U.S. TB Cases Decrease Overall but Continue Among Some Minorities and Some Foreign Immigrants

Today is World Tuberculosis (TB) Day which marks the day in 1882 when Dr. Robert Koch announced his discovery of Mycobacterium tuberculosis, the bacteria that cause TB.

The bacteria usually attack the lungs, but can also attack any part of the body such as the kidney, spine and brain. If not treated properly, TB disease can be fatal and was once the leading cause of death in the United States. In 2012, the last year for which there is data, there were close to 10,000 people with TB in the U.S. and 65 percent were foreign born. Eradication efforts in other parts of the world lag behind the U.S., which means foreign travelers and immigrants can carry the disease here.

TB is spread through the air from one person to another. The bacteria are put into the air when a person with TB disease of the lungs or throat coughs, sneezes, speaks or sings. People nearby may breathe in the bacteria and become infected.

Not everyone infected with TB bacteria becomes sick. People who are infected, but not sick, have what is called latent TB infection. They don’t feel sick and don’t have any symptoms and can’t spread the disease, but they can later develop TB disease. Most people with latent TB, however, can be treated with drugs to prevent them from developing the disease, and most people with TB can be treated and cured. The drug regimen for both usually lasts nine months and is typically done through direct observation of a health care professional—sometimes through Skype or telemedicine terminals–to be sure that a TB patient finishes the full course of medicine.

In the early 1900s, TB killed one out of every seven people living in the United States and Europe. Drug treatment began in the 1940s and cases dwindled, but control efforts such as testing foreigners coming to the US decreased in the 1970s and early 1980s, which led to an increase in the number of TB cases between 1985 and 1992.  New efforts led by the CDC, however, have led to the recent fall in cases.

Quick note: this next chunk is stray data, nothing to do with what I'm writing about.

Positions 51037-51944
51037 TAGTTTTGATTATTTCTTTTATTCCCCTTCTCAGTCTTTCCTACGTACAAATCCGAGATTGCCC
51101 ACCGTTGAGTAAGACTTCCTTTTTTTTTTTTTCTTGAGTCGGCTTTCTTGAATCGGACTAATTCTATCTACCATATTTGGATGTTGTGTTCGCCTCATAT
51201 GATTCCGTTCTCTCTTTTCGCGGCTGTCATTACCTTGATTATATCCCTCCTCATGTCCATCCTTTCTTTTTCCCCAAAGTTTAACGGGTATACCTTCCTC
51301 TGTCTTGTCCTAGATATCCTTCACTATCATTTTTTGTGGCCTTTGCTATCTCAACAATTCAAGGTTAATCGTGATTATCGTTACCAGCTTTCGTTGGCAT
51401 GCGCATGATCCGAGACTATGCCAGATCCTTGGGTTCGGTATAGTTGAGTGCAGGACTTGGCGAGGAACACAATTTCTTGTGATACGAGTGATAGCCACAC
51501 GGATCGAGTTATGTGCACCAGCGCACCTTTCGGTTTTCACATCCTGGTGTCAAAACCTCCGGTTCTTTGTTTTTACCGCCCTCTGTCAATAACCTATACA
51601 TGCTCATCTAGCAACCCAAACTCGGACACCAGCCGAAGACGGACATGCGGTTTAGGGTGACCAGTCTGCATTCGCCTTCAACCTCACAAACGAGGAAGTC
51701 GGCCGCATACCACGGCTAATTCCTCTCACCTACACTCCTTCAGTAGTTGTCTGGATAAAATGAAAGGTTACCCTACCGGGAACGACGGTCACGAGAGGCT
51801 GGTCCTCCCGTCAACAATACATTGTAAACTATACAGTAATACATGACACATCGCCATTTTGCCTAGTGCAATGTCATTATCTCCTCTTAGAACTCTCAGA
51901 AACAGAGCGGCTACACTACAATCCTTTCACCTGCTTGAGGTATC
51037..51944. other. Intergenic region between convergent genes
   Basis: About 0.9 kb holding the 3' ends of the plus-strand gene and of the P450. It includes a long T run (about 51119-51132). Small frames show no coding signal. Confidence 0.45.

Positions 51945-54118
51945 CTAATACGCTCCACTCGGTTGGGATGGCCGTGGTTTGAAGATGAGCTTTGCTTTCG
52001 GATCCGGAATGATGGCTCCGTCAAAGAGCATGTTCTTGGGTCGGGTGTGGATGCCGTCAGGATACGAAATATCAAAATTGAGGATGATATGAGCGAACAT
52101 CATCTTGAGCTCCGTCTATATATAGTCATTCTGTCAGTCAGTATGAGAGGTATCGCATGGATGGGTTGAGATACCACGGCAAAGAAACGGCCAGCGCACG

Four states account for half the cases of TB in the U.S. California has the third highest number of reported cases. Several years ago, more than two dozen children in Laguna Beach were exposed to a teacher with TB and now harbor the disease though none have become ill, according to the United Nations Foundation.

According to the CDC:

·         TB is still a life-threatening problem in the United States, despite the declining number of TB cases.

·         Anyone can get TB.

·         Current efforts to find and treat latent TB infection and TB disease are not sufficient.

·         Misdiagnosis of TB still occurs and health care professionals often fail to consider TB as a diagnosis.

One key effort that seems to be having an impact on the disease is a recent CDC recommendation for overseas TB screening of immigrants and refugees. The screenings have identified hundreds of cases that otherwise would have gone undetected until people with the disease arrived in the U.S.

In 2012 overseas physicians identified more than 1,100 cases of tuberculosis, including 14 cases of multidrug-resistant TB, according to a report published by the CDC last week. “This program has been one of the largest and most successful interventions in U.S. tuberculosis control during the past decade,” said Martin Cetron, M.D., director of CDC’s Division of Global Migration and Quarantine. “In addition to creating major savings in health care costs, the program ensures that immigrants and refugees get prompt care and correct treatment, which is vital to their health, the health of their loved ones, and the U.S. communities where they settle.”

According to the CDC, more than one-third of the world’s population is thought to be infected with the bacterium that causes TB. In 2012, nearly 9 million people around the world became sick with the disease.

Currently, 65 percent of people in the United States with TB are foreign-born. The change in screening procedures is estimated to have decreased the percentage of immigrants and refugees who tested negative for TB, while abroad, but who developed TB after their arrival from 7 percent to 1 to 2 percent.

New rules also now require that children ages 2-14 coming to the US with from high rates of TB be tested before coming to the U.S., since the disease often is undetected in children.

Racial disparities persist for TB cases. Latinos, African Americans and Asians face higher tuberculosis rates—7, 7 and 26 times higher, respectively—than do whites. And because of their weakened immune systems, people infected with HIV are especially vulnerable to tuberculosis.

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